Recent Posts By Guest blogger

A story of rooftops and buttercups

Members of Carter's Chord, a World Vision Artist Associate, recently traveled to the Dominican Republic to record the music video "Love a Little Bigger," shown above, and to meet their sponsored child, Franyely, who shares a tiny space on a rooftop with her father and brother. The three musicians got a firsthand look at the challenges faced by the family -- and how World Vision's presence in their community has created a reason for hope.

Churches join together to stop a deadly night predator

Jeff Farmer Sr., retired president of Open Bible Churches, shares a story of how the Lord challenged him with the reality of suffering caused by malaria, and how this sparked his passion to see the future changed. Read his story, and learn more about how you can be involved.

Change that happens when women come together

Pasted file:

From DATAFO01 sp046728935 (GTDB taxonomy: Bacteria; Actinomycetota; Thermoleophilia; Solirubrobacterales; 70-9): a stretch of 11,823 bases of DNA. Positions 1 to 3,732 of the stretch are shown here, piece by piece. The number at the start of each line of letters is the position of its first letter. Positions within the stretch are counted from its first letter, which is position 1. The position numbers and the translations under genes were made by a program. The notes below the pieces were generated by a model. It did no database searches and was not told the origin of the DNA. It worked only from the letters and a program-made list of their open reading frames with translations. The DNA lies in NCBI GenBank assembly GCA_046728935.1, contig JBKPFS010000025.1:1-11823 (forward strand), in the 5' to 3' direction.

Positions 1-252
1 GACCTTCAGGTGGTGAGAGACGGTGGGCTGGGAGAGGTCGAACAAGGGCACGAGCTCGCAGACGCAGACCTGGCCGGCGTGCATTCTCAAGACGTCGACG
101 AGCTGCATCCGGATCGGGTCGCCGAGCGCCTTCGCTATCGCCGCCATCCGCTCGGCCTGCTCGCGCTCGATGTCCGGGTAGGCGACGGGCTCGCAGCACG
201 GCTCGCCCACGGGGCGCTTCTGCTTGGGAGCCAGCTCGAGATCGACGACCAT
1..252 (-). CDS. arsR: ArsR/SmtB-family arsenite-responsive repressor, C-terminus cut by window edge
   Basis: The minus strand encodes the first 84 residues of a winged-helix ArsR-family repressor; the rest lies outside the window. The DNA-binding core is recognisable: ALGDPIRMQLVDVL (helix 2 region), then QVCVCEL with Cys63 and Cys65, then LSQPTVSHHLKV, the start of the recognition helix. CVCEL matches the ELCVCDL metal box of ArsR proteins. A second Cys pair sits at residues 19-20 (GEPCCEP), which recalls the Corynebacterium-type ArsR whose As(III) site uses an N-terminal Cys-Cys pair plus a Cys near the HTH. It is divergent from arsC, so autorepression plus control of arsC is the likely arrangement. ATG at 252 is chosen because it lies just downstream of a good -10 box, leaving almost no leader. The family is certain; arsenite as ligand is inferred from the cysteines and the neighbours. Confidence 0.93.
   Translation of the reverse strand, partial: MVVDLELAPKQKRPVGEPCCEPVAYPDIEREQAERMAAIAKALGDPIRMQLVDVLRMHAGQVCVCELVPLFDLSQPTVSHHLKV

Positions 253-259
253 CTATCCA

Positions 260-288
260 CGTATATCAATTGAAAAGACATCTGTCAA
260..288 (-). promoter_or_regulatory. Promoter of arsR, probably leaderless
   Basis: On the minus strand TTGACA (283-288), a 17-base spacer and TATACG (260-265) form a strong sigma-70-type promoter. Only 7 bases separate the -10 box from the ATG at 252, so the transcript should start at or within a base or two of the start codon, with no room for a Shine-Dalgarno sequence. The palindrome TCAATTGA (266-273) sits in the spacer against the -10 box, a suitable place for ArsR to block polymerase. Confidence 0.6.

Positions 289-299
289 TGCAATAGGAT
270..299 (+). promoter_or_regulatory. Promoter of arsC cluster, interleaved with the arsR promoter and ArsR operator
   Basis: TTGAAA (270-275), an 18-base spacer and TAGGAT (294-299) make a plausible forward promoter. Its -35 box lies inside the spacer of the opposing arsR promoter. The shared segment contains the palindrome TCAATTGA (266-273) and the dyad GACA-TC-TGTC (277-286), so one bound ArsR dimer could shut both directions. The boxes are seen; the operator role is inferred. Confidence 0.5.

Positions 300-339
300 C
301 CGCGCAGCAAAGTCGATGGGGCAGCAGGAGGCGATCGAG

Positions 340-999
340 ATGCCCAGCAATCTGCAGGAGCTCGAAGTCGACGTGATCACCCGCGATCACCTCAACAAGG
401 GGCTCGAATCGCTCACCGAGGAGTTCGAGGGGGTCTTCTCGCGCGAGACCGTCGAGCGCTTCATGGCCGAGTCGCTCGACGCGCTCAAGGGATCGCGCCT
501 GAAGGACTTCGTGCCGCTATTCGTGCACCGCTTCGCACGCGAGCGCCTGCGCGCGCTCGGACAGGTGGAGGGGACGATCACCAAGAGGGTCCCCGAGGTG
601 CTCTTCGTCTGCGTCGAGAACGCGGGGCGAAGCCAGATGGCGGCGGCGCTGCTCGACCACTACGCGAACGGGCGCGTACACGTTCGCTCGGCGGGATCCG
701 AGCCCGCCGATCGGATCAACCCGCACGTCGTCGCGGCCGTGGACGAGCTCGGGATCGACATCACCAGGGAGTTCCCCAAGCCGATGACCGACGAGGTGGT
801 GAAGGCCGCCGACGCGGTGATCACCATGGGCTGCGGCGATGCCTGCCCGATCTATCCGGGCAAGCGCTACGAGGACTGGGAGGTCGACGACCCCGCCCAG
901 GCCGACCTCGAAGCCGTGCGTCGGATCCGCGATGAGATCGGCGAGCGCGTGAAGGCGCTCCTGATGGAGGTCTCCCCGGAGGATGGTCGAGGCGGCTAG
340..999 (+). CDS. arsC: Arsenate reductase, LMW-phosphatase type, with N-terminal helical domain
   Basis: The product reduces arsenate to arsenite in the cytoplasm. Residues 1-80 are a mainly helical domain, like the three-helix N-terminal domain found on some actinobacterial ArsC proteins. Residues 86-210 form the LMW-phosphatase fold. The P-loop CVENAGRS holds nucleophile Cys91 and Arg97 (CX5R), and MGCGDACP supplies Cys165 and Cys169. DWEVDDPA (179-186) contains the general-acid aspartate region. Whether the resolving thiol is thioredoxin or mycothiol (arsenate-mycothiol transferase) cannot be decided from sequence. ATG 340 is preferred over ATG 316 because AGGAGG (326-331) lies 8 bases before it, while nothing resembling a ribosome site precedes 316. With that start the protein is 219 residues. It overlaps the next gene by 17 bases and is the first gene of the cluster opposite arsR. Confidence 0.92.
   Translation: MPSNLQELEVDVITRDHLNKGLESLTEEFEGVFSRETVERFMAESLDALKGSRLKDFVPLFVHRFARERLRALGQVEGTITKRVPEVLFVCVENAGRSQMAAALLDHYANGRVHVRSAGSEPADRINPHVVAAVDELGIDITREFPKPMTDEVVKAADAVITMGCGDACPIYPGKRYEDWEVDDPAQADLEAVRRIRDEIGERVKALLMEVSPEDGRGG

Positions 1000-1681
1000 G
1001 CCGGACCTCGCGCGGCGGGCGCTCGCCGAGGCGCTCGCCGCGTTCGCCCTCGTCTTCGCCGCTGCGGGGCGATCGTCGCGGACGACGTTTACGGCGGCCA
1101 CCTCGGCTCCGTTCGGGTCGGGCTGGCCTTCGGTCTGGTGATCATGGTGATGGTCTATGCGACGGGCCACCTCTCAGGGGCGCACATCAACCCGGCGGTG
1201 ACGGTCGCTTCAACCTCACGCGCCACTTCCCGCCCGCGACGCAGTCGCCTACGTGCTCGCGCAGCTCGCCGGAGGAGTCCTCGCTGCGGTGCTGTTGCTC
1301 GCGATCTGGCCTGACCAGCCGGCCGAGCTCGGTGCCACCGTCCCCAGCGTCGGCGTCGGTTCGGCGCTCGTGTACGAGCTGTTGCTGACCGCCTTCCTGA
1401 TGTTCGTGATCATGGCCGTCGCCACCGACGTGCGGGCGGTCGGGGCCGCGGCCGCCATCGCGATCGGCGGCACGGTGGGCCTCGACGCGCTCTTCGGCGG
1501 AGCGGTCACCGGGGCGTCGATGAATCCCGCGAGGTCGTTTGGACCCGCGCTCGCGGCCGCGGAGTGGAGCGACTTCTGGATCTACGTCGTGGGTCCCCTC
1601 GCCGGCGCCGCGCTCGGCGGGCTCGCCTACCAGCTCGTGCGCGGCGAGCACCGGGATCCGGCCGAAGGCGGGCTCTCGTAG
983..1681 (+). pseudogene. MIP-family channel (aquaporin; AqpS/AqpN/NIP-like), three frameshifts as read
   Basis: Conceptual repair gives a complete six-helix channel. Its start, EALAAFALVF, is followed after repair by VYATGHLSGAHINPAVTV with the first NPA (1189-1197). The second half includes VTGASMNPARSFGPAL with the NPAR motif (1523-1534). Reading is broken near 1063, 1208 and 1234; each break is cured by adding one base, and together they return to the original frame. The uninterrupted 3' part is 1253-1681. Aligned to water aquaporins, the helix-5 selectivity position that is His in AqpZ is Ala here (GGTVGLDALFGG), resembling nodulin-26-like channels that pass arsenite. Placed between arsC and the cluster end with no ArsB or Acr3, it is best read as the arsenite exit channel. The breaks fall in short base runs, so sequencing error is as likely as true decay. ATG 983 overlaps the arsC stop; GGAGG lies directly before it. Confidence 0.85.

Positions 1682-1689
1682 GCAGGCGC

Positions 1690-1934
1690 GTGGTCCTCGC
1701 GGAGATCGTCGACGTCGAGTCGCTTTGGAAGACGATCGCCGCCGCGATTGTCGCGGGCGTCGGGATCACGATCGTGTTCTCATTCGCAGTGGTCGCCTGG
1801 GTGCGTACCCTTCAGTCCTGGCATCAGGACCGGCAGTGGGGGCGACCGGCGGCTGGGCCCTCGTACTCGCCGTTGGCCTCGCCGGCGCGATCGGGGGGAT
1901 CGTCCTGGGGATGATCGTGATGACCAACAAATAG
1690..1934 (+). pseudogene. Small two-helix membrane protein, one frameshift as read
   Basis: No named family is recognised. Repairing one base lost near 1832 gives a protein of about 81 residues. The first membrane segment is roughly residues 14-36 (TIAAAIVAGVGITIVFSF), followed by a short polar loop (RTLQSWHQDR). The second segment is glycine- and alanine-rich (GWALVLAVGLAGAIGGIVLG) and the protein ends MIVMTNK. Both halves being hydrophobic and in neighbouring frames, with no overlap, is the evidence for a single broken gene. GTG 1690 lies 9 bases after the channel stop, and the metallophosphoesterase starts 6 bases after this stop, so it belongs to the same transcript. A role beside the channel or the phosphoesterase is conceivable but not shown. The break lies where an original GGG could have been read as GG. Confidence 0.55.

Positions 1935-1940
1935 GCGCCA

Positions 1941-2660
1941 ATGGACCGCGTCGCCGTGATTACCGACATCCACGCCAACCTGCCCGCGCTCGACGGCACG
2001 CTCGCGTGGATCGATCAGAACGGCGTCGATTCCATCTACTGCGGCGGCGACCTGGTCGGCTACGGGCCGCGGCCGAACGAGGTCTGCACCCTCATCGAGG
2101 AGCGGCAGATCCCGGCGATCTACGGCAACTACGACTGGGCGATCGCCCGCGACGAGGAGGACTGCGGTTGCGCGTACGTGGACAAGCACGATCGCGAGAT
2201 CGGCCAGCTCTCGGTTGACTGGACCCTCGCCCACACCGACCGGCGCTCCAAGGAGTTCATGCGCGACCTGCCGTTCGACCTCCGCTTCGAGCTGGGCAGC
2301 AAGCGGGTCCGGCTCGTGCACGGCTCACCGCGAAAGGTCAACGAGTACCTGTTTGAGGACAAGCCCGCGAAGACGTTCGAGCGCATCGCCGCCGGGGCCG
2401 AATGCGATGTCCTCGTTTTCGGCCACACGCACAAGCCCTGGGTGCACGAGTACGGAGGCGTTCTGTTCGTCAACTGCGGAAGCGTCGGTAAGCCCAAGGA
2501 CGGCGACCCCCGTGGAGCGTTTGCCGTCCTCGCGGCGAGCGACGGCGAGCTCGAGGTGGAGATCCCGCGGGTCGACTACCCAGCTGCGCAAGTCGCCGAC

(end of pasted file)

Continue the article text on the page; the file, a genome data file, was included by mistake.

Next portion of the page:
Dr. Leslie Parrott, author and family therapist, will speak at the 2012 Women of Vision national conference, March 4-6 in Washington, D.C. Here, she shares some of her personal experiences and why she believes in the collective power of women to create positive, lasting change in the world.

10 financial tips to help make the world a better place

Today's guest blogger is Casey Slide, who writes about lifestyle topics on Money Crashers and is particularly passionate about personal finance. Here, she offers her thoughts on what can be accomplished simply by focusing on financial stewardship.

Check out her ideas, and watch the video above to find out how far your donated dollar goes at World Vision.